Embarking on a health care debate likely to animate the 2008 elections, the House voted 265-159 to expand the State Children's Health Insurance Program, or SCHIP, by $35 billion over five years. Bush says he will veto the bill due to its cost, its reliance on a tobacco tax increase and its potential for replacing private insurance with government grants.
SCHIP is a state-federal program that provides coverage for 6.6 million children from families that live above the poverty level but have trouble affording private health insurance. The proposed expansion, backed by most governors and many health-advocacy groups, would add 4 million children to the rolls.
The bill drew support from 45 House Republicans, many of them moderates who do not want to be depicted as indifferent to low-income children's health needs when they seek re-election next year. But most Republicans, under pressure from the White House and party leaders, sided with Bush, a move that Democrats see as a political blunder.
It hardly matters that the expansion would be expensive or a step toward socialized health care, Rep. Charles Rangel, D-N.Y., said during the House debate. When lawmakers go home, he said, "the question is, Were you with the kids or were you not?"
To overturn a presidential veto, both chambers of Congress must produce two-thirds majorities. The 159 House votes opposing the SCHIP bill should give Bush enough cushion to sustain his veto, as House leaders expect few members to switch positions.
The Senate appears poised to pass the SCHIP expansion by a large margin later this week, but a Senate bid to override a veto would be pointless if the House override effort falls short.
Despite the expected veto, many congressional Democrats welcomed the SCHIP debate as a way to open a second political front - in addition to Iraq - on which they feel Bush and his allies are out of step with voters. Rep. Rahm Emanuel, D-Ill., said the president willingly pours billions of dollars into the war but resists a significant expansion of a health program for modest-income children.
"It's no surprise the president finds himself isolated," Emanuel said at a Democratic event that included a Maryland mother who relied on SCHIP coverage when two of her children were badly injured in a car wreck.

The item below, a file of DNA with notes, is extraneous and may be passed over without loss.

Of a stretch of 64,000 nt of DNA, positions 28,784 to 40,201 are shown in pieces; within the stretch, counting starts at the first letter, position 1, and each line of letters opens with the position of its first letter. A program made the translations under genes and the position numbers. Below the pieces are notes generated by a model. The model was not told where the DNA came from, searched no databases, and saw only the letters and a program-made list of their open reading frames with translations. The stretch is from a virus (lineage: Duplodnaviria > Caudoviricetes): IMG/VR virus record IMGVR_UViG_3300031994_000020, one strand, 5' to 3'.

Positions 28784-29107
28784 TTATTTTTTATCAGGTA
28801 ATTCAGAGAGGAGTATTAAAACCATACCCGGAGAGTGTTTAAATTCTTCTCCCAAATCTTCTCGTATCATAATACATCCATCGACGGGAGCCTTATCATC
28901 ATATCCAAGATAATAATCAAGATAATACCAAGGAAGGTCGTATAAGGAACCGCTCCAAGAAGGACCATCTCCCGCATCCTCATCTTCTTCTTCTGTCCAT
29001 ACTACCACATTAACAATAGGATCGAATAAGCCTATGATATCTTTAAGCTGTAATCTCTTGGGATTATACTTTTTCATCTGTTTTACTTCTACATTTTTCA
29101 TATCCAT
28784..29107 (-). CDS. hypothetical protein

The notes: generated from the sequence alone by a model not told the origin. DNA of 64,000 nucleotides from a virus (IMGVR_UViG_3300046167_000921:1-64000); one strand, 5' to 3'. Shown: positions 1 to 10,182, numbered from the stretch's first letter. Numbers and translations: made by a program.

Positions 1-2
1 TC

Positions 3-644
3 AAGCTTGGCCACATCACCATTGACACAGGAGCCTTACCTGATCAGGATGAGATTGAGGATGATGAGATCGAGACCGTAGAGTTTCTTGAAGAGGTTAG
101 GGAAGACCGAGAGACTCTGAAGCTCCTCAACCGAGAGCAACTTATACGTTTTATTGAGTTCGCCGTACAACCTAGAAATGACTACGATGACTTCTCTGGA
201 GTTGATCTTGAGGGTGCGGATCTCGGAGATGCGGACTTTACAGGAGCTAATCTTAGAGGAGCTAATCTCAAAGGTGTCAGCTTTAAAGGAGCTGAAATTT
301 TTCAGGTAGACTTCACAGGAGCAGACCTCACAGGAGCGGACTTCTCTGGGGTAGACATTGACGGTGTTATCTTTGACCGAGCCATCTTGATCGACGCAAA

Some Republicans agreed that the debate over a greater government role in health care will resonate far beyond Capitol Hill this week.
"This vote is huge for the next president, regardless of who it is," Rep. Jack Kingston, R-Ga., said in an interview during the floor debate. "I don't think anybody underestimates the philosophical importance."
Eight Democrats opposed the bill. Some, from tobacco-growing districts, object to raising the federal cigarette tax to $1 a pack, a 61-cent increase. Some Hispanic members complained that the bill would make legal immigrant children wait five years to qualify for SCHIP.
A Republican-controlled Congress and President Clinton created SCHIP in 1997 to provide health coverage for families with incomes too high to qualify for Medicaid but not high enough to pay for private coverage. Under the expansion proposal, states could seek federal waivers to steer funds to some families earning at least triple the official poverty-level income, provided the states showed progress enrolling the main target: children in families earning up to double the poverty rate. That would be $34,340 for a family of three, or $41,300 for a family of four.
The Bush administration says the legislation could qualify some New York families of four making about $83,000 a year, or four times the poverty level. Such a scenario is unlikely, the bill's proponents say, because it would require waivers the administration has rejected.
Bush proposes a smaller increase in SCHIP - $5 billion over five years - although some Republican lawmakers say he might agree to a larger increase later.
In a statement of administration policy Tuesday, the White House said the bill "goes too far toward federalizing health care." Republicans said a veto was certain. In his nearly seven years in office, Bush has vetoed three bills. One would have withdrawn troops from Iraq, and two would have expanded federal research involving embryonic stem cells.
SCHIP is set to expire Sunday. To avert that, congressional Democrats plan to extend it temporarily with a larger spending bill to keep the government running when the new fiscal year begins Oct. 1. The strategy would prevent Democrats from being blamed for letting the health program lapse by not reaching an accord with Bush, lawmakers said.
House Republican leaders berated Democrats for including several targeted spending items, known as "earmarks," in the 299-page SCHIP bill, which was not available for public review until Monday night. Democrats had declared the bill earmark-free. But Republicans found language directing funds to programs in Tennessee, California and Michigan.